Customer relationship management (CRM) is a topic that our clients continue to raise. Everyone continues to complain about having imperfect information about their customers, silo’d customer experiences, and a lack of ability to make relevant offers to the right people at the right time. CRM continues to be a holy grail. Most organizations mount a new campaign to attain the holy grail of achieving a perfect “360-degree view of our customers” about once every five or six years.
Recently, one of our clients—who has done a great job in improving customer experience for customer-critical processes—was “rewarded” for his accomplishments by being handed a new challenge this Fall. He has been asked to head up his firm’s CRM strategy initiative.
My reaction was, “Oh no! Do you really want to do that? That’s a thankless task. It’s highly political. It’s fraught with technology and organizational challenges. Most companies go about it in the wrong way and waste millions of dollars and lots of effort.” He replied, “I know. We’ve already tried this four times in the 20 years that I’ve been with this company. But I’m probably the only person who could pull it off. I’m coming at it from the customers’ point of view.” That attitude encouraged me and I promised to help him on his quest.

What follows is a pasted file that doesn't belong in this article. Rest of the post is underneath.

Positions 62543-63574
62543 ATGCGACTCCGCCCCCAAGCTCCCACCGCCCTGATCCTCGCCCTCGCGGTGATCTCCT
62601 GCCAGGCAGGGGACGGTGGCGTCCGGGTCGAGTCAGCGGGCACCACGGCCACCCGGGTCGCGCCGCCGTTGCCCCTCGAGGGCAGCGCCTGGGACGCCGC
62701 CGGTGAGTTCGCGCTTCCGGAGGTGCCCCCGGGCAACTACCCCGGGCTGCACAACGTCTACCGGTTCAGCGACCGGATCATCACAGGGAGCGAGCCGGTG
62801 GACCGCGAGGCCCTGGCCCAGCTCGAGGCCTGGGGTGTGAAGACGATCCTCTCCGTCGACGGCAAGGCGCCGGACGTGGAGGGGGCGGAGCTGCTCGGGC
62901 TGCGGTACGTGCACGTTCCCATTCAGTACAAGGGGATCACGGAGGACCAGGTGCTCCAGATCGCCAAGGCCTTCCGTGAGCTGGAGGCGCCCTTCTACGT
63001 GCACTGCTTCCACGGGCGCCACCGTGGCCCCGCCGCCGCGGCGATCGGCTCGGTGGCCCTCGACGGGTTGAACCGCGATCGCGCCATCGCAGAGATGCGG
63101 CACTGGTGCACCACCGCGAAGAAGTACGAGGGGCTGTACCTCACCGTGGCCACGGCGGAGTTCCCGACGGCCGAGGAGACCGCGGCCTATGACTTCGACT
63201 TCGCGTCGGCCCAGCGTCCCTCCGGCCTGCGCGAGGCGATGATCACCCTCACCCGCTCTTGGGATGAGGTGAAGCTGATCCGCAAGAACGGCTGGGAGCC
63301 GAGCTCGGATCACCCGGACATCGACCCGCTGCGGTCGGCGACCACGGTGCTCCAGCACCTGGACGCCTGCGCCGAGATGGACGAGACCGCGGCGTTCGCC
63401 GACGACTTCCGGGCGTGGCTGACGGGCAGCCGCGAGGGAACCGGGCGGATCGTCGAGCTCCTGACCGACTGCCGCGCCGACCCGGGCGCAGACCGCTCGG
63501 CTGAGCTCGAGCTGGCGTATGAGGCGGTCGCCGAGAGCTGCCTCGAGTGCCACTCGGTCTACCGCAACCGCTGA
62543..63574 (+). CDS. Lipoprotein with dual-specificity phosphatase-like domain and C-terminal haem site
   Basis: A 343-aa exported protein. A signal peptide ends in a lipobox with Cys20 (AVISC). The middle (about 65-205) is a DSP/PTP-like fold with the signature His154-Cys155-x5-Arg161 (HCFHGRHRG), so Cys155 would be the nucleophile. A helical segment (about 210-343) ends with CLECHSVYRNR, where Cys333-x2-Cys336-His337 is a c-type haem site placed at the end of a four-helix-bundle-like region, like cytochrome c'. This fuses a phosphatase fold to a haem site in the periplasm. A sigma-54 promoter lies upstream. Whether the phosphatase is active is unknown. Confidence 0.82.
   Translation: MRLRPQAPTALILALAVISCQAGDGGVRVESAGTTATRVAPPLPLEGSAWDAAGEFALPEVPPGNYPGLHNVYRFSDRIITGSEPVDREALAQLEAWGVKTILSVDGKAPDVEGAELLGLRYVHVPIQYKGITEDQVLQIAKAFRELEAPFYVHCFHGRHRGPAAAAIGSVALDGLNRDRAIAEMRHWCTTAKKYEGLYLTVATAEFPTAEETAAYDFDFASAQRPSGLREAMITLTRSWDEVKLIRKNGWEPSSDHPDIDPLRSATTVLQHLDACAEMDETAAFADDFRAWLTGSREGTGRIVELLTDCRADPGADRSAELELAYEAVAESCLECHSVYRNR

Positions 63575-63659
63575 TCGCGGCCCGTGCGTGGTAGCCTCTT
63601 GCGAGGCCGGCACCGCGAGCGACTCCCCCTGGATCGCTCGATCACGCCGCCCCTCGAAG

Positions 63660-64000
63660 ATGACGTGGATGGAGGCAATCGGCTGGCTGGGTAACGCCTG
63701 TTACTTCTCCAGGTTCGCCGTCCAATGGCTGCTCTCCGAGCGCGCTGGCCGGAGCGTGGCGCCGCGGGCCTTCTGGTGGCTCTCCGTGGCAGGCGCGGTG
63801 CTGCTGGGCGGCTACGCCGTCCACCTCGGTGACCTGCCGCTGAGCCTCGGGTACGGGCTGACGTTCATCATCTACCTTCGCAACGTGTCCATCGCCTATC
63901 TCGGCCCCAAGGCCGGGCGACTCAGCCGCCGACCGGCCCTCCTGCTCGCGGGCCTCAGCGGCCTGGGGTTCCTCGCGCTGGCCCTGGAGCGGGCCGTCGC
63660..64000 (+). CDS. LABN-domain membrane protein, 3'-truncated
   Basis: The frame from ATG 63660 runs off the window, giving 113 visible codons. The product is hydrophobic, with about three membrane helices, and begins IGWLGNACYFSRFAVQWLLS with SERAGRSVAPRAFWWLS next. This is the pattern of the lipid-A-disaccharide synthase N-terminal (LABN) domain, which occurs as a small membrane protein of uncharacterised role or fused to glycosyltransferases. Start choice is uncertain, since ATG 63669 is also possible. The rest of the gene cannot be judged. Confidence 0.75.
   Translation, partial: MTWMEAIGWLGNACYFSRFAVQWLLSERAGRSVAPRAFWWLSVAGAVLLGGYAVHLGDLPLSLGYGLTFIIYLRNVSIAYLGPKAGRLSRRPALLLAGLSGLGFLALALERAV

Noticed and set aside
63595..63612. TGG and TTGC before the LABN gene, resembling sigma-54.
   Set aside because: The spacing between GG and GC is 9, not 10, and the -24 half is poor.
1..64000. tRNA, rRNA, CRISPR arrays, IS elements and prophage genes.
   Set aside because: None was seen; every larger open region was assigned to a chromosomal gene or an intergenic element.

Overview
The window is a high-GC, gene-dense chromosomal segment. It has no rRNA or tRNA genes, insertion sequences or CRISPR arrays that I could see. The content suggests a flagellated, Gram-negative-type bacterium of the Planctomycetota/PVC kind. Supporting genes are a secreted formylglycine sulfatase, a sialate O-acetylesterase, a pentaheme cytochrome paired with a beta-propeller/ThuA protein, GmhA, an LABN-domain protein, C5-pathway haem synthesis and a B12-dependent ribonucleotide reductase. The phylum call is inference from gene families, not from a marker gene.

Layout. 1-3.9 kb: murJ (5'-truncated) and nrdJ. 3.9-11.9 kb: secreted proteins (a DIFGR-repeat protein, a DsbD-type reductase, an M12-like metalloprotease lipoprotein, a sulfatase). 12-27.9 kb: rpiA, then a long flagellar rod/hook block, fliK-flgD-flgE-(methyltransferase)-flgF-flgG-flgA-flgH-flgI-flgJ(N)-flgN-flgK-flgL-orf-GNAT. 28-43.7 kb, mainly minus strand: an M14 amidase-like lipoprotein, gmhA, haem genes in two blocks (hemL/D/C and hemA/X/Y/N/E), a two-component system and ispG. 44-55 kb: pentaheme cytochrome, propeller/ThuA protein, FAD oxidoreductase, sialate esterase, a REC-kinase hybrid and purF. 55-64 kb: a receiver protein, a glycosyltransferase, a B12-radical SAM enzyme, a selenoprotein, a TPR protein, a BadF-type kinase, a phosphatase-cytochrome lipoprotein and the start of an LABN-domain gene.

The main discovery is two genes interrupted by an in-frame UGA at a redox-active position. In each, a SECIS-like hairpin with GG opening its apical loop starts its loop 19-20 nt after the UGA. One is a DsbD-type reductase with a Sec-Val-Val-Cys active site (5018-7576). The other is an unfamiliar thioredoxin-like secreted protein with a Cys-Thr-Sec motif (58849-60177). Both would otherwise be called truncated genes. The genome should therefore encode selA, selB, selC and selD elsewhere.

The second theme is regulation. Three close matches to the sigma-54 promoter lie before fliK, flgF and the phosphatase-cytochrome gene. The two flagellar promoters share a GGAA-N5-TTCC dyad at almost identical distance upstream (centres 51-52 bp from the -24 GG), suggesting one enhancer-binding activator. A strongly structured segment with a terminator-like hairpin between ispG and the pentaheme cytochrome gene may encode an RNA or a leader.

So I looked through the papers that we had written about CRM in the past, and decided that it was time to refresh one of my earlier reports on this topic. Much of my thinking remains the same: the best way to approach the challenge of CRM is to think about it as a strategy that will enable your customers to manage their relationships with you, and as a supporting infrastructure that lets you manage and continuously improve the experiences that customers have with your brand.
Rethinking CRM: Provide Customers the Information They Care about in a Seamless Fashion
Customers Don’t Want to Be Managed; They Do Want Good Experiences and Outcomes